Here's what Facebook has most recently matched to me:
  • 52% off Hot Yoga (I hate Yoga, hot or cold, but they've got me pegged with 52% off; they know I'm po' folk)
  • Flowers for Mother's Day (so either they know I am a mom, or I have one; freaky)
  • Free for Women (a website that is calling for all American women; they have a need for American women to deliver their---unnamed---samples. Nah.)
  • Dystance4Dystonia (a website that says, "Since you've already registered for the Chicago Marathon, you should run for a cause...this cause...")
So, this is how they've pegged me. I have a mother, I'm an American woman, I'm running a race, and I must love yoga.

Sunday, March 20, 2011

Khaled chooses all my books

I was looking for a new book to read a few weeks back when I hopped onto the Barnes and Noble website. Having read The Kite Runner a few years back, then A Thousand Splendid Suns, I searched to see if this favorite author had any new gems that I had yet to discover. No new ones, but I did see a feature on the website that intrigued me: Meet the Writer. About midway down on the column, Hosseini lists his ten favorite books including a "what makes them so great" spiel.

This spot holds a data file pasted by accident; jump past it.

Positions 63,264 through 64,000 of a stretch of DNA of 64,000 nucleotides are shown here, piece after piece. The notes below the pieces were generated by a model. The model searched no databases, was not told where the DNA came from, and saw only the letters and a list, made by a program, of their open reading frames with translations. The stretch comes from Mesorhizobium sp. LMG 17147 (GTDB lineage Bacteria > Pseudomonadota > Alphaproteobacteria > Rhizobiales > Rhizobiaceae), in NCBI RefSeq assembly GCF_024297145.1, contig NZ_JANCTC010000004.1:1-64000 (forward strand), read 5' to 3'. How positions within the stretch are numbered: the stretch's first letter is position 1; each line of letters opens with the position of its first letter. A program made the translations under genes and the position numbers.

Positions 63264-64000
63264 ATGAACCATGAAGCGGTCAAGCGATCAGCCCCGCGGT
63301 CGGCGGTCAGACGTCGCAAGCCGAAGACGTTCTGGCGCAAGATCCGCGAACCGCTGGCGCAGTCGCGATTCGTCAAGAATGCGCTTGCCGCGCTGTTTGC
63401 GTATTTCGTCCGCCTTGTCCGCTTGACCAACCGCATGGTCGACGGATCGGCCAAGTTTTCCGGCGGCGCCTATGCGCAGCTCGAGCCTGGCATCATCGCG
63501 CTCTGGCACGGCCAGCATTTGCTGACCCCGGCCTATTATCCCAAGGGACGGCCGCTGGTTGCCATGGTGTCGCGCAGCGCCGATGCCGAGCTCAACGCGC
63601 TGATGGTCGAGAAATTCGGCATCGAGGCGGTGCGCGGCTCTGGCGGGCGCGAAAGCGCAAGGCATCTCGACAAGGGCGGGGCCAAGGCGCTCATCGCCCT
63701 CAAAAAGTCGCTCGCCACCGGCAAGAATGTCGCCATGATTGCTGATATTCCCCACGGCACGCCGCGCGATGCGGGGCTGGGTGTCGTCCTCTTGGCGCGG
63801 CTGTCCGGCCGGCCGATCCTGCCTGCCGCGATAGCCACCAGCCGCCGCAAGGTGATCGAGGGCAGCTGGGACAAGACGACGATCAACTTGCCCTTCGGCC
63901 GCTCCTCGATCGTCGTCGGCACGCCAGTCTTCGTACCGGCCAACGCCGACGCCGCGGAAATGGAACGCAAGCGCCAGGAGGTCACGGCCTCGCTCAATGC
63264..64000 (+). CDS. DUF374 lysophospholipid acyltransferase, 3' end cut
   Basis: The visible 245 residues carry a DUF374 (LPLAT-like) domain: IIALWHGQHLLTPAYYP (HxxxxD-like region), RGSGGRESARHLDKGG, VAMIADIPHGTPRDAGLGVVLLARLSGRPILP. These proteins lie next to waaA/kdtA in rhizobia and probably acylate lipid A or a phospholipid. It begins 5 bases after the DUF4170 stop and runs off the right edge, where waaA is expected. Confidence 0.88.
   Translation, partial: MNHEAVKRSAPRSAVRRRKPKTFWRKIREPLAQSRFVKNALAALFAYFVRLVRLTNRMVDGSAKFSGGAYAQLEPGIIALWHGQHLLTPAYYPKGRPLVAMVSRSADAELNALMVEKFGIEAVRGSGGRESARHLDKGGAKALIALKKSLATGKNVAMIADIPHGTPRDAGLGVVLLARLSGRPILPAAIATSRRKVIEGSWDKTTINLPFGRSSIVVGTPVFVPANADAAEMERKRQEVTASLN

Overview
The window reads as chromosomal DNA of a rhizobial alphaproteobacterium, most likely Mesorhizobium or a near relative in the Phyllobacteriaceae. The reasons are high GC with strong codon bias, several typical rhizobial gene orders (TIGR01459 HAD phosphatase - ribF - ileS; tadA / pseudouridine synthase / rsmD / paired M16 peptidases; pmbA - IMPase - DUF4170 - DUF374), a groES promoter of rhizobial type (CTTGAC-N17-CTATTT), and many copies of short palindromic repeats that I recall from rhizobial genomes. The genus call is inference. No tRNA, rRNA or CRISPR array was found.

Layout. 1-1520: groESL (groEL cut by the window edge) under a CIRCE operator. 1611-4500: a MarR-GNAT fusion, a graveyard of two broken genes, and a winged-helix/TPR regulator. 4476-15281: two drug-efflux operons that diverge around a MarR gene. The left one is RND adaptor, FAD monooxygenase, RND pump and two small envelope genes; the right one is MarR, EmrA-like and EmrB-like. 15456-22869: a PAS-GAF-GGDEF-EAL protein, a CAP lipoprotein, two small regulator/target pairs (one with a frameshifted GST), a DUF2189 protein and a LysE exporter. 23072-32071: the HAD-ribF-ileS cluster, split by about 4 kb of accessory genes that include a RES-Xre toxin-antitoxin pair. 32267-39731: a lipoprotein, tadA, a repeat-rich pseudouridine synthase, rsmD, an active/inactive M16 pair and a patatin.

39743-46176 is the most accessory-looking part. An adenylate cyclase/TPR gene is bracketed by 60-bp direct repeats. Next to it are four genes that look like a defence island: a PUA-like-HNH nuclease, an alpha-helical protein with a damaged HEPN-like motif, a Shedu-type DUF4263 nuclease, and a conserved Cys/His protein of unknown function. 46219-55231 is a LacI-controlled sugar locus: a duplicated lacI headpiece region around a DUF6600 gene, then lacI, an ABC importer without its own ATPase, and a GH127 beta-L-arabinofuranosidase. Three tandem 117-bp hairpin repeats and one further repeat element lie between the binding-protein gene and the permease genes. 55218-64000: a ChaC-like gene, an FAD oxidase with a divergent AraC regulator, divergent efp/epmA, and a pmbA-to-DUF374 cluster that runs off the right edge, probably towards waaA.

My geometry teacher would be so proud:
I (H) enjoy Khaled's books (K) (so H = K)
he enjoys several books(B) (so K = B)
therefore, by transitive property, I would also enjoy them
(H = B).

That is how I mathematically discovered Life of Pi.

There is absolutely no reason why this book should be awesome. It is an unlikely story about a boy named Pi (as in 3.14) who is lost at sea with a tiger (as in Panthera Tigris) named Richard Parker. There's a story behind the name. Pi's and Richard Parker's. At 420+ pages, there's a lot of fishing, burning, enduring storms and fighting for survival. In fact, the actual plot doesn't even get started until about 150 pages into the book.

And yet.

The story will stay with me for the rest of my days. The book is fantastic on so many levels. Its similes and metaphors, analogies, and descriptive writing alone make the book drip red velvet (yum). It creates sharp contrasts between what is expected and what happens. It compares zoology and religion. The battle is as much about boy vs. cat as it is about hopelessness vs. faith. Even in the midst of horror is humor. And the last few pages. Blew. Me. Away.